Microsoft: Open Source Friend or Foe?

A colleague recently posted a link to the following article and asked to hear other’s thoughts: Meet Bill Gates, the Man Who Changed Open Source Software. The following are my thoughts…

Microsoft must embrace open source software or it will become irrelevant. It’s not surprising that Gates had the foresight to realize this early. He’s historically been good at identifying technology shifts before they happen.

Open source software development emphasizes transparency and quality. If the community is not happy with a product’s direction or if the originator abandons it, someone can fork the project and take it a different way. Open source software competes on its own merit not on price or marketing tactics.

The popularization of social networking complements open source software development. Open source software developers formed some of the earliest online communities long before the terms “web 2.0” and “social media” were coined. This spirit is embodied in the popular source code repository and collaboration service, GitHub, who’s tagline is “Social Coding”. You might think of social media and social networking as open source content development.

The pioneers of the first PC’s had an open source mentality. They shared each breakthrough as it happened. They were not in it for money. Most of these early pioneers did not become rich from their innovative work.

Gates was one of few that saw the financial potential of the PC. He was very concerned about getting paid for software. His stated vision was “a computer on every desk in every home, running Microsoft software”. (the “running Microsoft software part” is often left out when quoted)

As time passed, it appeared that running Microsoft software on every PC was more important than anything else. Many innovative companies were driven out of business by Microsoft’s practice of “neutralization”. That is by Microsoft making an equivalent product that is “good enough” to compete. Then, by offering it cheaper or bundled free with other products. Control of the market became a higher priority than the product itself.

Neutralization may be a successful business strategy but is offensive to those who value technology first (true of many open source developers). Microsoft’s business practices during the nineties and early two thousands were strongly at odds with this group. However, back then few outside of a small technical community cared.

During my 18 years in software development, I recall many passionate technologists expressing hatred toward Microsoft. At the time I did not understand why. They would rant a little and then get back to work. They had no voice outside small circles of likeminded geeks.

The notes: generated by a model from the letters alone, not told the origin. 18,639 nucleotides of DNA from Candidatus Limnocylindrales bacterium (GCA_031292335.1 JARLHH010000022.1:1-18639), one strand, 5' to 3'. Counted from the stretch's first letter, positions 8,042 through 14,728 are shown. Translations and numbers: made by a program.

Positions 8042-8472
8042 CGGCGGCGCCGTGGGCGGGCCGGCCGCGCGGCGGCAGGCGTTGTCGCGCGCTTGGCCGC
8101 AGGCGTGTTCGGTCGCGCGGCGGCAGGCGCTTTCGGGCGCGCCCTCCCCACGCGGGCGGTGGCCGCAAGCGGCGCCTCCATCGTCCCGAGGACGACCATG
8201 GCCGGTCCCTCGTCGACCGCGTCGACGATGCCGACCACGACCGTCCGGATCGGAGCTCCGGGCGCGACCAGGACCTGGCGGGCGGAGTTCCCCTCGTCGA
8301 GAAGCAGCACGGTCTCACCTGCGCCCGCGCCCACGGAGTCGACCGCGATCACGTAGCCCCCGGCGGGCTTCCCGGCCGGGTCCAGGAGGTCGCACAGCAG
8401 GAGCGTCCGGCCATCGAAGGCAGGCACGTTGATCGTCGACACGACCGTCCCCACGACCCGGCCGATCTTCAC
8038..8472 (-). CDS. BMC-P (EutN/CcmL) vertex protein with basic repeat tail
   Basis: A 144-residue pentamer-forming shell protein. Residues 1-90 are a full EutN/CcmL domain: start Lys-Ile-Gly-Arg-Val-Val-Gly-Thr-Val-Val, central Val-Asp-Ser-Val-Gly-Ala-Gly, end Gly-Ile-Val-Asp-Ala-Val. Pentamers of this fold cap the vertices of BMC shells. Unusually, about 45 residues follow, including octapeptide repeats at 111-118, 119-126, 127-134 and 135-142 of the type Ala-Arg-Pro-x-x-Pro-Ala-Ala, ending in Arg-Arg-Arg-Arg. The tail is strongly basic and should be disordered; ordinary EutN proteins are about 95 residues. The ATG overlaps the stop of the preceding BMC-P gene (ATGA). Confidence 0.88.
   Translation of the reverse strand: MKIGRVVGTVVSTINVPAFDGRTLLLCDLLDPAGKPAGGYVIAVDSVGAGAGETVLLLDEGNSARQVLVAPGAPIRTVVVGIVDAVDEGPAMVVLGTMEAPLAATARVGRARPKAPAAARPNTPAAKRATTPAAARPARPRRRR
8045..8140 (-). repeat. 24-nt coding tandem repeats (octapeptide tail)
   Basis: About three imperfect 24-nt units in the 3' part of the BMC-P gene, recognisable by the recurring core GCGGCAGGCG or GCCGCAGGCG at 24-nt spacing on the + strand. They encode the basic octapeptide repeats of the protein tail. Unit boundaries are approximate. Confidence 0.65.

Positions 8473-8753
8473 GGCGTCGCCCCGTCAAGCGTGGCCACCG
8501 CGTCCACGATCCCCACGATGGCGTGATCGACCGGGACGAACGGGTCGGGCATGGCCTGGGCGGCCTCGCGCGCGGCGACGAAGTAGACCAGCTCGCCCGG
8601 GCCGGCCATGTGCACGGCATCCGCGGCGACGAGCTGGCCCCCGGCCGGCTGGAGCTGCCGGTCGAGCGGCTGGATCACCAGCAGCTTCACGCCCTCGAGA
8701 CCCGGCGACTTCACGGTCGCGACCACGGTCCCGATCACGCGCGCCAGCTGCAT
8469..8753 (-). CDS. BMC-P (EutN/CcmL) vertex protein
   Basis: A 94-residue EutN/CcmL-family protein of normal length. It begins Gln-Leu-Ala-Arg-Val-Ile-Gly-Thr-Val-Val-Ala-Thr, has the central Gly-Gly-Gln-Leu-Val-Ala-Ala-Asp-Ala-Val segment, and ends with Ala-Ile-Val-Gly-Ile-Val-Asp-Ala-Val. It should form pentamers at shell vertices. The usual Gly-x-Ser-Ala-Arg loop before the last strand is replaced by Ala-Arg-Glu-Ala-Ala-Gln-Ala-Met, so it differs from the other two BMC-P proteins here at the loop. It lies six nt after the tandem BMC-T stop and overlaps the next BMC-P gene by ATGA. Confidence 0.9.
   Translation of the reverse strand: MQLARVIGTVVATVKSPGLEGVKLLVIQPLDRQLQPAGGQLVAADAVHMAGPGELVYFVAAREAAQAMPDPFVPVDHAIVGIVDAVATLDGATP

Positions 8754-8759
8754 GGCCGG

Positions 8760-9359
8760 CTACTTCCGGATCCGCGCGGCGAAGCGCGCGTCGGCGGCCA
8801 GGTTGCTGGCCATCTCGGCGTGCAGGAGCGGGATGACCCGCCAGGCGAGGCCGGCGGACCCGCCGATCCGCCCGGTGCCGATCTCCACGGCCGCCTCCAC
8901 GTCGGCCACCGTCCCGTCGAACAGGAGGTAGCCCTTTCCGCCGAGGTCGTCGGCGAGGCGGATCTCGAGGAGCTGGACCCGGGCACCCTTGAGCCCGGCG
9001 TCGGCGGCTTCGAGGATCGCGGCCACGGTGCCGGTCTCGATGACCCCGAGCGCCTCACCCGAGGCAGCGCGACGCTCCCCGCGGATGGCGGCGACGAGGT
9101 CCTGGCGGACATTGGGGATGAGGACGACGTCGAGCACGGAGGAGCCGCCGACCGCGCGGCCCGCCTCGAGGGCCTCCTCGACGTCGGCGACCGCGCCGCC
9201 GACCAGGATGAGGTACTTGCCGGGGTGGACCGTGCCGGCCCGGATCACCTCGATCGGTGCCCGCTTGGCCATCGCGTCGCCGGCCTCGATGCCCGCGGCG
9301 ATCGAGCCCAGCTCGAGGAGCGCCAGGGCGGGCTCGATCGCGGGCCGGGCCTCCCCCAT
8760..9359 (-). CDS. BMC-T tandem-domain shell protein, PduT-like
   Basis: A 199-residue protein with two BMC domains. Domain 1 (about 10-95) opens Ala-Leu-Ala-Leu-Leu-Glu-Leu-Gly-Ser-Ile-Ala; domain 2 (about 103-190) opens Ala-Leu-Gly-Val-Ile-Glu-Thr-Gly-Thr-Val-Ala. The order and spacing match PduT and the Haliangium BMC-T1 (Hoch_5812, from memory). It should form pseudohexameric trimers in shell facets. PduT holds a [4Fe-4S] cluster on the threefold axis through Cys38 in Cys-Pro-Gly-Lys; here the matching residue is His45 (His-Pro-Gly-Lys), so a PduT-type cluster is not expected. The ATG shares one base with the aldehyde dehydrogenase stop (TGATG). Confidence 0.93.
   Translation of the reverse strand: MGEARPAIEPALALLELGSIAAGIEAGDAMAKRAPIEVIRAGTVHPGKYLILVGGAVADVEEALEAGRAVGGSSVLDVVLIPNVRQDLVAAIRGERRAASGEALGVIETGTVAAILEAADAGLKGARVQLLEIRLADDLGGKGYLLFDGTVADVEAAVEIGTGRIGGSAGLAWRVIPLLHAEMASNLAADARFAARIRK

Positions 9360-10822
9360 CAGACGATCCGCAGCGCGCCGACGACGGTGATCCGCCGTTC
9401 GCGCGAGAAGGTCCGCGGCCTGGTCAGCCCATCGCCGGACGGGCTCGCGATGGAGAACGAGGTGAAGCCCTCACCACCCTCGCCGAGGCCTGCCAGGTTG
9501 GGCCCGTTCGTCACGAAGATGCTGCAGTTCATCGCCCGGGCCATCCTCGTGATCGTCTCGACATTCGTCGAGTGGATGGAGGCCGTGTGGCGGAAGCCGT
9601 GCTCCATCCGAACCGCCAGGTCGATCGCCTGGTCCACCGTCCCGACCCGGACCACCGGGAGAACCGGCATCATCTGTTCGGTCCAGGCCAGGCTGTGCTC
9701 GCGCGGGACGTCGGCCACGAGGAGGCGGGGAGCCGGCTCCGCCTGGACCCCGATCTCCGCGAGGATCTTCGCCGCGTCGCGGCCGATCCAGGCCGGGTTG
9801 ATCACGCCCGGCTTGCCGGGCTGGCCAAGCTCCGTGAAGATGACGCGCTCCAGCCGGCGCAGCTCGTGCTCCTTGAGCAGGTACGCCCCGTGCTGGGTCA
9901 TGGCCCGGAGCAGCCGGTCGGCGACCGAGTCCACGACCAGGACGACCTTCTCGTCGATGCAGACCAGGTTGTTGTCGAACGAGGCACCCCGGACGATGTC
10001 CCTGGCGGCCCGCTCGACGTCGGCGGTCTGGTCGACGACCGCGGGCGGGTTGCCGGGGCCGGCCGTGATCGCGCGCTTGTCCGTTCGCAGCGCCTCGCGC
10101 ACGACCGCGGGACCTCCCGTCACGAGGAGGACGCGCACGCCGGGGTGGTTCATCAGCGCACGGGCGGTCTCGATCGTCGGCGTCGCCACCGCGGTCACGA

Now, decades after hobbyists tinkered with the first PCs, computers are mainstream technology. It’s now cool to be a geek. With so many people interested in computers, a company could not get away with the tactics that Microsoft used in the past. In addition, new technology cannot be “good enough” to compete. It must be better, simple and intuitive.

Many who grew to dislike Microsoft are now in influential positions. In addition, the average person has a louder voice than ever before due to social media. This amplifies the memory of Microsoft’s past and contributes to current anti-Microsoft sentiment. It’s why Microsoft may seem unfairly judged at times.

Microsoft can neutralize their negative reputation but it will take time and consistent actions. I have to admit, when I first heard that Microsoft had an open source division, I assumed it was aimed to monitor, neutralize and thwart it.

In recent years Microsoft has taken steps that suggest it has a different attitude toward open source software. Examples include, supporting HTML 5 and JavaScript for creating Windows 8 apps, Linux virtual machines on Azure, jQuery support in Visual Studio, and contributing to open source projects and committees. Microsoft appears more open minded and humbled than in the past. I hope this is the new Microsoft because I have always valued technology first.

Comments

  1. I really enjoyed your thoughtful post Dan. I think that you said something critically true when you identified that Bill Gates was able to see technology shifts before they happen. What I wonder is will MS have the vision to stay competitive in the market? Do they have what it takes to keep the more sophisticated web user engaged enough to pay for software they can now access, to a certain degree, for free?